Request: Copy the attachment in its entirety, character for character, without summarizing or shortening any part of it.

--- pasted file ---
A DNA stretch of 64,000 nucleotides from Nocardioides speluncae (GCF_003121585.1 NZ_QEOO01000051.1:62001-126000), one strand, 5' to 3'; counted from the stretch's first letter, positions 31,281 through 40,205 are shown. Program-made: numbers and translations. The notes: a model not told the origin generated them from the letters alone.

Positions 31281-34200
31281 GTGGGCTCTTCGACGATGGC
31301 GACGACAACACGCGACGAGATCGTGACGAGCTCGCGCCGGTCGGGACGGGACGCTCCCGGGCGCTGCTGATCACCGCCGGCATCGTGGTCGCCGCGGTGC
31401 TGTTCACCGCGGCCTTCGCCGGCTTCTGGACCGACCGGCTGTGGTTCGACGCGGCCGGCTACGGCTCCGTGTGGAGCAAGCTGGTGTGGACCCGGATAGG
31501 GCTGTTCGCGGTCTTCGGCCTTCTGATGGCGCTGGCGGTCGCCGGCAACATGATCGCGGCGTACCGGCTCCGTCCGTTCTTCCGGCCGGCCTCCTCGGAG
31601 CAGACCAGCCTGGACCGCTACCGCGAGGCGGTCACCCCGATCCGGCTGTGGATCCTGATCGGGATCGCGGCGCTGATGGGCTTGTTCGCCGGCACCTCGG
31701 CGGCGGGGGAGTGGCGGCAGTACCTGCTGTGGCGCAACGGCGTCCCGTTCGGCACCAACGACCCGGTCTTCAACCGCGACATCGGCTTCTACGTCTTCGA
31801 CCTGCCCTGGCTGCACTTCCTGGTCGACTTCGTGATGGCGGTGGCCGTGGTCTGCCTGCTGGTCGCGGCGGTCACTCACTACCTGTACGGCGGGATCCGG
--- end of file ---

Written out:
A DNA stretch of 64,000 nucleotides from Nocardioides speluncae (GCF_003121585.1 NZ_QEOO01000051.1:62001-126000), one strand, 5' to 3'; counted from the stretch's first letter, positions 31,281 through 40,205 are shown. Program-made: numbers and translations. The notes: a model not told the origin generated them from the letters alone.

Positions 31281-34200
31281 GTGGGCTCTTCGACGATGGC
31301 GACGACAACACGCGACGAGATCGTGACGAGCTCGCGCCGGTCGGGACGGGACGCTCCCGGGCGCTGCTGATCACCGCCGGCATCGTGGTCGCCGCGGTGC
31401 TGTTCACCGCGGCCTTCGCCGGCTTCTGGACCGACCGGCTGTGGTTCGACGCGGCCGGCTACGGCTCCGTGTGGAGCAAGCTGGTGTGGACCCGGATAGG
31501 GCTGTTCGCGGTCTTCGGCCTTCTGATGGCGCTGGCGGTCGCCGGCAACATGATCGCGGCGTACCGGCTCCGTCCGTTCTTCCGGCCGGCCTCCTCGGAG
31601 CAGACCAGCCTGGACCGCTACCGCGAGGCGGTCACCCCGATCCGGCTGTGGATCCTGATCGGGATCGCGGCGCTGATGGGCTTGTTCGCCGGCACCTCGG
31701 CGGCGGGGGAGTGGCGGCAGTACCTGCTGTGGCGCAACGGCGTCCCGTTCGGCACCAACGACCCGGTCTTCAACCGCGACATCGGCTTCTACGTCTTCGA
31801 CCTGCCCTGGCTGCACTTCCTGGTCGACTTCGTGATGGCGGTGGCCGTGGTCTGCCTGCTGGTCGCGGCGGTCACTCACTACCTGTACGGCGGGATCCGG